Eutelsat Communications’ director of innovation, Antonio Arcidiacono, agrees. “Of course, if you are starting a video service for 1,000 people and you are targeting only the main cities in Europe where you have fibre connection and so on, I would not recommend you to do it via satellite, because it would not make sense. But if you are targeting millions of customers in all continental areas, that’s a totally different story.”

Advent of 4K

Ultra High Definition 4K video has been the talk of the trade shows in recent years and looks set to be the successor to high-definition video in the not too distant future. While OTT services including Netflix have made headlines by throwing early support behind the technology, the capacity requirements needed to deliver UHD over IP will only exacerbate existing cost issues for mass-delivery over CDNs – according to Urner by a factor of “three or four times”.

Satellite’s usefulness in delivering 4K to wide audiences is a compelling argument for its continued use in the [icitspot id=”363832″ template=”box-story”]broadcasting chain, and a number of pay TV providers are already experimenting with the technology.

Last October, Tricolor TV in Russia began testing a pilot, satellite-delivered, Ultra HD channel. In the US a month later, DirecTV claimed to be the first multi-channel video provider to offer 4K Ultra HD programming direct to customers’ TVs, doing so through its Genie HD DVR and compatible Samsung UHD TVs.

Meanwhile, Sky has staged 4K broadcast trials in both the UK and Germany, with rumours that a commercial service is due to follow. Speaking at the SES Ultra HD conference in London recently, Stephan Heimbecher, head of innovation and strategy, Sky Deutschland, seemed to confirm this, saying that Sky would address the million plus 4K-capable devices already in the market with a German 4K service at the end of this year or early next year.

Though it did not announce its involvement at the time, Sky Deutschland initiated an end-to-end 4K trial with SES back in November. The satellite operator broadcast a live concert by US rock band Linkin Park from the O2 World arena in Berlin via the Astra satellite position at 19.2° East, encoded in 10-bit HEVC/H.265 in 4K resolution. SES’s Urner believes that “a lot of channels” will start to broadcast in 4K quality over satellite from the end of 2015 to 2016 and beyond as new TVs start to support 4K  as a de facto standard.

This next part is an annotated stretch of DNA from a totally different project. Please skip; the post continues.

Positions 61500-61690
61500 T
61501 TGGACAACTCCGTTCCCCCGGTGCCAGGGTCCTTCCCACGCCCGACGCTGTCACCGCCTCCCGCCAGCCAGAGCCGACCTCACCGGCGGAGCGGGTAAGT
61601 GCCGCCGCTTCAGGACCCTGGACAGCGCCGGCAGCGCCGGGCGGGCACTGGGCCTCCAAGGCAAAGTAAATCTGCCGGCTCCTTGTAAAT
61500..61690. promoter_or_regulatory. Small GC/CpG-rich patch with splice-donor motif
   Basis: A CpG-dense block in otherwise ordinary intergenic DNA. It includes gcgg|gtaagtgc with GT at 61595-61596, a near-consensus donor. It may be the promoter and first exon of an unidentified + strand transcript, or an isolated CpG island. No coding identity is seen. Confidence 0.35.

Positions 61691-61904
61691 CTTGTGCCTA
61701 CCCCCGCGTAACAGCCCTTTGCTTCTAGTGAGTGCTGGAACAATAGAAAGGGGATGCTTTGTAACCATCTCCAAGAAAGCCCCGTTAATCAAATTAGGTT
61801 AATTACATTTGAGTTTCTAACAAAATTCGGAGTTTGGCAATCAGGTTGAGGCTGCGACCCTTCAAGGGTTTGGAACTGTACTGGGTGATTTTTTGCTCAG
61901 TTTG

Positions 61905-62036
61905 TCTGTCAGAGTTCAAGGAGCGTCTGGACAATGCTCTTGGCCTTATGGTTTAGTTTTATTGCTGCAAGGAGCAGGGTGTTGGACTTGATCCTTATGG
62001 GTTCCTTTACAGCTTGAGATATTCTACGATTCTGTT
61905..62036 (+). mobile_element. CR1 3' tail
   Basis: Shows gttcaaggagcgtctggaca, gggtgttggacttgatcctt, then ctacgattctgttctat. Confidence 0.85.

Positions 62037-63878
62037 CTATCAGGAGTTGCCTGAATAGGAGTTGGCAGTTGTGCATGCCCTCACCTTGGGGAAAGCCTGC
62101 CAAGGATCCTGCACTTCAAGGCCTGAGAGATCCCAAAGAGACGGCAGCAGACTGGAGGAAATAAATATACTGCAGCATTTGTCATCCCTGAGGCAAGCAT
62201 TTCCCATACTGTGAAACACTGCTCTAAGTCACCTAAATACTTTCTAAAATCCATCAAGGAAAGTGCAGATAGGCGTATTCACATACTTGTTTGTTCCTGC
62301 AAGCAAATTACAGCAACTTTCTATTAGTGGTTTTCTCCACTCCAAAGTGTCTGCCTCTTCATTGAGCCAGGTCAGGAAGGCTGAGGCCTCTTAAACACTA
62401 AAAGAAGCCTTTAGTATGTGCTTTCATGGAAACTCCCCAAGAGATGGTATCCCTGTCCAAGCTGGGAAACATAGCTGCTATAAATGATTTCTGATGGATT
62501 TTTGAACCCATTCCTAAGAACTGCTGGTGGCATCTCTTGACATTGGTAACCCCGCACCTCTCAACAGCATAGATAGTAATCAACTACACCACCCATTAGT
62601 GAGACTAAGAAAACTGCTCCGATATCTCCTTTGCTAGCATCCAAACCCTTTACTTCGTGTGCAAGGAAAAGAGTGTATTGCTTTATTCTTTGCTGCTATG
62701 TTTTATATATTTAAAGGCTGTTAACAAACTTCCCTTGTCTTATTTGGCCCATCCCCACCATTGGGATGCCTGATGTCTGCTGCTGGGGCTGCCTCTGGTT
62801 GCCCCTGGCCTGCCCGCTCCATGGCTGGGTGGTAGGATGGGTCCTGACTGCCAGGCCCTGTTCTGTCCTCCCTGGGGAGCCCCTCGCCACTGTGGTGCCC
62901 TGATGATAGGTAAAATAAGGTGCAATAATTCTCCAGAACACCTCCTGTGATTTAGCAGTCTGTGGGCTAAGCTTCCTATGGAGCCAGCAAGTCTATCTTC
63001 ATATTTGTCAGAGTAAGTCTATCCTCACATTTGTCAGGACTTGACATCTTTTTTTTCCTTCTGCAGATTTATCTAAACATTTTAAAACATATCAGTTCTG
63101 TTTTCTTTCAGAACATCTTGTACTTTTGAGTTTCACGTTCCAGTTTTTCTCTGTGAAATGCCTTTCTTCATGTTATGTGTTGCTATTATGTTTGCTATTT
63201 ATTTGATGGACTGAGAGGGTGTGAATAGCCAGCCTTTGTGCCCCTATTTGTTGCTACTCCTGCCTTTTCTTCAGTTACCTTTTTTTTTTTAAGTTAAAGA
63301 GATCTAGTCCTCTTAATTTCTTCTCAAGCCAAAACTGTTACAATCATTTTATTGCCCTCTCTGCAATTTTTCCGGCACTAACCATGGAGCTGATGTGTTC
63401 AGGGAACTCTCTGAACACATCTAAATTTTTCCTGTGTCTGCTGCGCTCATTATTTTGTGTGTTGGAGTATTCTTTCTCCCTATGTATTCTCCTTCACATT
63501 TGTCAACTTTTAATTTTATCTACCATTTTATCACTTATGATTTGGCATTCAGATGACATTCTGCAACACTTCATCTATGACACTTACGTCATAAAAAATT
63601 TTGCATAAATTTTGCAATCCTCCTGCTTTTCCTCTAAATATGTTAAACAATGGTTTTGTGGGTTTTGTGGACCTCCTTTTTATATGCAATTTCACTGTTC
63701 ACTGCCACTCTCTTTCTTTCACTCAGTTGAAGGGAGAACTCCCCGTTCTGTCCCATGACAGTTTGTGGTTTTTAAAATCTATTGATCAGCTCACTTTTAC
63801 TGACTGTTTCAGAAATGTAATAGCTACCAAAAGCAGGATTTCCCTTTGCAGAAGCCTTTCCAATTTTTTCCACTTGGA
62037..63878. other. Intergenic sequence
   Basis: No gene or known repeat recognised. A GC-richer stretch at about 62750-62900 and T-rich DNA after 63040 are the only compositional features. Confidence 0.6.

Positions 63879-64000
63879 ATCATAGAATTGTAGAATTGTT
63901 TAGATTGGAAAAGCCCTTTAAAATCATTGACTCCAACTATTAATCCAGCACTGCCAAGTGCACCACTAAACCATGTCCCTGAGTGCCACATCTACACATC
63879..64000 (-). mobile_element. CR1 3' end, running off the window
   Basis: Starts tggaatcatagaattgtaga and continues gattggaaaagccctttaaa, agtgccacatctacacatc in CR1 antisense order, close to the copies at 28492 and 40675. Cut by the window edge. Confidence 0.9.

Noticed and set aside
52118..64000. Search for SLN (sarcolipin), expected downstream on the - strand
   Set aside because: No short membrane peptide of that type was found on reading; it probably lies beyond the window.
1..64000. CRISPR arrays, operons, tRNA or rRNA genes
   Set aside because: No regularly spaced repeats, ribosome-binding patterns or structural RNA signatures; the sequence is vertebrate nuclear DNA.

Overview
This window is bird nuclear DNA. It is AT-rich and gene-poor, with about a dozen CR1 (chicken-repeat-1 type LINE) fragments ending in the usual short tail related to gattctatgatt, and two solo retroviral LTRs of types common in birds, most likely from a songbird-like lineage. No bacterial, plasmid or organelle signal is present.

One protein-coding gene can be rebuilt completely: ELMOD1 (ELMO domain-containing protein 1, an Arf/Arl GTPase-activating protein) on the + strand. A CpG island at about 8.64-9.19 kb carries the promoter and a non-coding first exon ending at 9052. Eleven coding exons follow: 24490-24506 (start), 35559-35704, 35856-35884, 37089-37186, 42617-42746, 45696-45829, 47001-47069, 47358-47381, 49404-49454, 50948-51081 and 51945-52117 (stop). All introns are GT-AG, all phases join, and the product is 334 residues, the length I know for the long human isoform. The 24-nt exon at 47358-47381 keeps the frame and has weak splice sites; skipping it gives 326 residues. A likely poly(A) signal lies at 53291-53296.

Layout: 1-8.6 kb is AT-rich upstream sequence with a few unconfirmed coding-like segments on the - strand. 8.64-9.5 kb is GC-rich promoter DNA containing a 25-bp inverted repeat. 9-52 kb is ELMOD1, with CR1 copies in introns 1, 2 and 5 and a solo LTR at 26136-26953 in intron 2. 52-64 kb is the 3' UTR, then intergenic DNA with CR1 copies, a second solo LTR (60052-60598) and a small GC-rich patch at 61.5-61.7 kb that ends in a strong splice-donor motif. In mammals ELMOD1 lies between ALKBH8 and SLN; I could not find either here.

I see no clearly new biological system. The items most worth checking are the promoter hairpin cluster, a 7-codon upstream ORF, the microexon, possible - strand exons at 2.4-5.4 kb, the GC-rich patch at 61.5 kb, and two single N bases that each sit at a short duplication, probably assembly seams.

At Intelsat, Ostapiuk says that the same shift that the industry saw with the move from standard definition to high definition – brought about by the advent of DVB-S, 8PSK modulation and MPEG-4 compression – is beginning to happen again with UHD. “We probably will be seeing within the next 24 months the launch of several linear 4K networks. With DVB-S2X modulation and with highly efficient video coding, also known as HEVC or H.265, you’ll see a 30% to 40% efficiency on the modulation and 50% efficiency on the compression,” he says.

Ostapiuk argues that with both these new technologies, the price of transmitting UHD content over satellite “is going to be comparable to what it costs to deliver the HD channel in MPEG-4 and DVB-S 8PSK today.” For delivery of 4K over-the-top, on the other hand, he says you would need a roughly 20 Megabits-per-second connection in the last mile. “Very few consumers today have that. It almost requires fibre-to-the-home infrastructure to be able to achieve that on a consistent basis.”

Hispasat’s Sanchis agrees. “Satellite led the digitisation of TV, satellite led the deployment and the penetration of high definition TV. We expect the same to happen with regards to Ultra High Definition – be it 4K or 8K,” he says. “We believe so much in the fact that satellite will be driving this new paradigm of TV that we already decided one and a half years ago to launch our 4K channel – Hispasat 4K.”

Hispasat first launched the promotional 4K feed in Europe in 2013, adding North and Central American coverage in 2014. It now has plans to add South America in the near future.

“Today we are delivering HEVC-based video below 18Mbps for a full 4K channel. Our expectation is that we will probably, in a couple of years’ time, be close to the mark of 10 Mbps for a 4K channel. This will certainly push the commercial deployment of linear [4K] channels,” said Sanchis.

As Eutelsat’s Arcidiacono points out, “The Amazons and the Netflixes are showing that 4K is a reality, they are pushing the 4K, [but] now they have enormous problems in delivering 4K at a reasonable quality level, because of the terrestrial lines.”

For Eutelsat, he says, “this is good news” because audiences are being educated about  the kind of high quality content that they will also be able to access through satellite – something that will be especially useful to viewers that live outside of fibre-connected  cities.

Hybrid innovation

For the satellite operators, innovation does not begin and end with 4K delivery and, far from being a threat, many in the satellite industry believe that the advent of IP-delivered content actually presents an opportunity for the operators to deliver advanced hybrid services.

“I think that satellite is the perfect complement to fibre and the CDN network, and I think the future is really around building the network,” says Ostapiuk at Intelsat. He claims that the hybrid model brings with it the flexibility to choose the best distribution path based on geographic location and type of content – be it on-demand or linear.